Gender roles are something I've perpetually had issues with. My nature is that of a tomboy with a cutsey girlish slant, and an occasional super girly girl that rears it's mini-diva head. However, I have my days where the boi or butch in me comes out to play. I'm fine with having been born female, but yet peek under my dress and there's a 50/50 chance of finding either a thong or men's underwear. But when it comes down to it, I never feel consistently FEMALE (as opposed to feminine) enough to be doing girlish things.

Getting a manicure/pedicure for me is something I'd prefer to do with shades on so noone will recognize me. My nailpolish starts chipping away a day later anyway so I don't do them often, but I crave them. I buy practical (yet usually chunky or platform or BIG) shoes. Meanwhile, my fetish boots of choice are Riot Grrrl-ish with a big ole girly heel and shiny vinyl. And I almost wore NaughtyGrrrl leopard print pumps to Wicker's last party. I wear glitter often and do my makeup dramatically and I'm the first to jump at the opportunity to play dress up -- so long as it's just dress up and not having to be dressed up for more than a few hours! I can't stand being a girly girl for much longer.

What makes me feel the most awkward, though, is that I like to read girly girl magazines. This has only really hit me recently. Somehow I have a subscription to Mademoiselle, for starters. I started reading it on the subway, and then a few articles later I was too embarrassed to continue and put it away, whipping out my Utne Reader joyfully, although I couldn't focus at that point. My face was a shade of pink and I just generally felt strange about feeling strange about reading the Millie their new nickname issue in public.

So then the I start wondering...am I embarrassed because of the concept of "You must be X amount girly-girl to read this magazine in public"? Or is it that the magazine is like a status thing? My initial thought was that the articles are so lame I couldn't believe I'd read this stuff in public because people would start doubting my intelligence. Yes, that must be it. Pop culture couldn't possibly have any serious influence on me.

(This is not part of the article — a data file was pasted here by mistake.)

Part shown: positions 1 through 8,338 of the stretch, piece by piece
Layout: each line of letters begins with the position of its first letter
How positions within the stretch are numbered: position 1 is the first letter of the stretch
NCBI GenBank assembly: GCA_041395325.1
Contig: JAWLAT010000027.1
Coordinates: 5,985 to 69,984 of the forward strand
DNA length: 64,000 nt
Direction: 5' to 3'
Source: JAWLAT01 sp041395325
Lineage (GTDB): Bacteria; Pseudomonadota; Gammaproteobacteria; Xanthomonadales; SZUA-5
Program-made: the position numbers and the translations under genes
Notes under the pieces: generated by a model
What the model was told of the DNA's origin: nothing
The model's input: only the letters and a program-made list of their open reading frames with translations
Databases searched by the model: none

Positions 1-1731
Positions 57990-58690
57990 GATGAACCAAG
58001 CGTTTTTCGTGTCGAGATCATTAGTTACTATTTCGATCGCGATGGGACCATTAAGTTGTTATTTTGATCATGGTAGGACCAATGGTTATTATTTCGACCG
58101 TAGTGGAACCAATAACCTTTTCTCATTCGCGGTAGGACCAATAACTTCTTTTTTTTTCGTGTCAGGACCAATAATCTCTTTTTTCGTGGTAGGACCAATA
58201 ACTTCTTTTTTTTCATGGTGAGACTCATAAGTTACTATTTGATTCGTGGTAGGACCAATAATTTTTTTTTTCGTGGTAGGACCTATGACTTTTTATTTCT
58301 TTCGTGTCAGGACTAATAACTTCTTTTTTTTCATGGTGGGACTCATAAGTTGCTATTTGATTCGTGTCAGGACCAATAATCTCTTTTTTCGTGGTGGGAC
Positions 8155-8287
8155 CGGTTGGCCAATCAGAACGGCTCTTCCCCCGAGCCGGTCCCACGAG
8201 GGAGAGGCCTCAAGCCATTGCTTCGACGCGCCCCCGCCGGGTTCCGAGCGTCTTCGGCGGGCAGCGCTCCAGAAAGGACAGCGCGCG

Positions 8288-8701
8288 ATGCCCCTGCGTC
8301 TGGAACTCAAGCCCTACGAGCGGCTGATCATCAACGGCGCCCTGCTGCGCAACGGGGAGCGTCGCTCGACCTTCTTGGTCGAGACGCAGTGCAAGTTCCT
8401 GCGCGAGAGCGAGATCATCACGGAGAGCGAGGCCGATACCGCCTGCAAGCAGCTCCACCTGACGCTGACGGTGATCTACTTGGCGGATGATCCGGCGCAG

Last night I curled up with said magazine and finished it up, ripping out keepsakes like an article about make-out parties and two unique advertisements for my scrapbook. Oh, and I also ripped out an offer for a free nailpolish (a light pink, nonetheless, which is one of the shades I don't think I have). Then, after I closed the back cover, I orgasmically deposited the magazine into the garbage can. Throwing it out is just *so* satisfying, as if it was dirtydirty pr0n I wouldn't want my parents to catch me having. Except, I don't even live at home.

And yet, it continues. My flatmate gives me her copy of Elle when it arrives before she even reads it. She has subscriptions to a few different girly girl magazines, all of which end up in my room. I'm elated, and disturbed.

I don't understand how the very magazines I mock while reading end up playing such a big role in affecting how I view my gender. I know better than to chide myself because I don't look like the chicks in there. I like my curves. I'm not turning to the magazine for anything more than amusement and a peek into the mind of the Norms. I think. I'm just someone who adopts bits and pieces from different cultures and corners of society into my identity.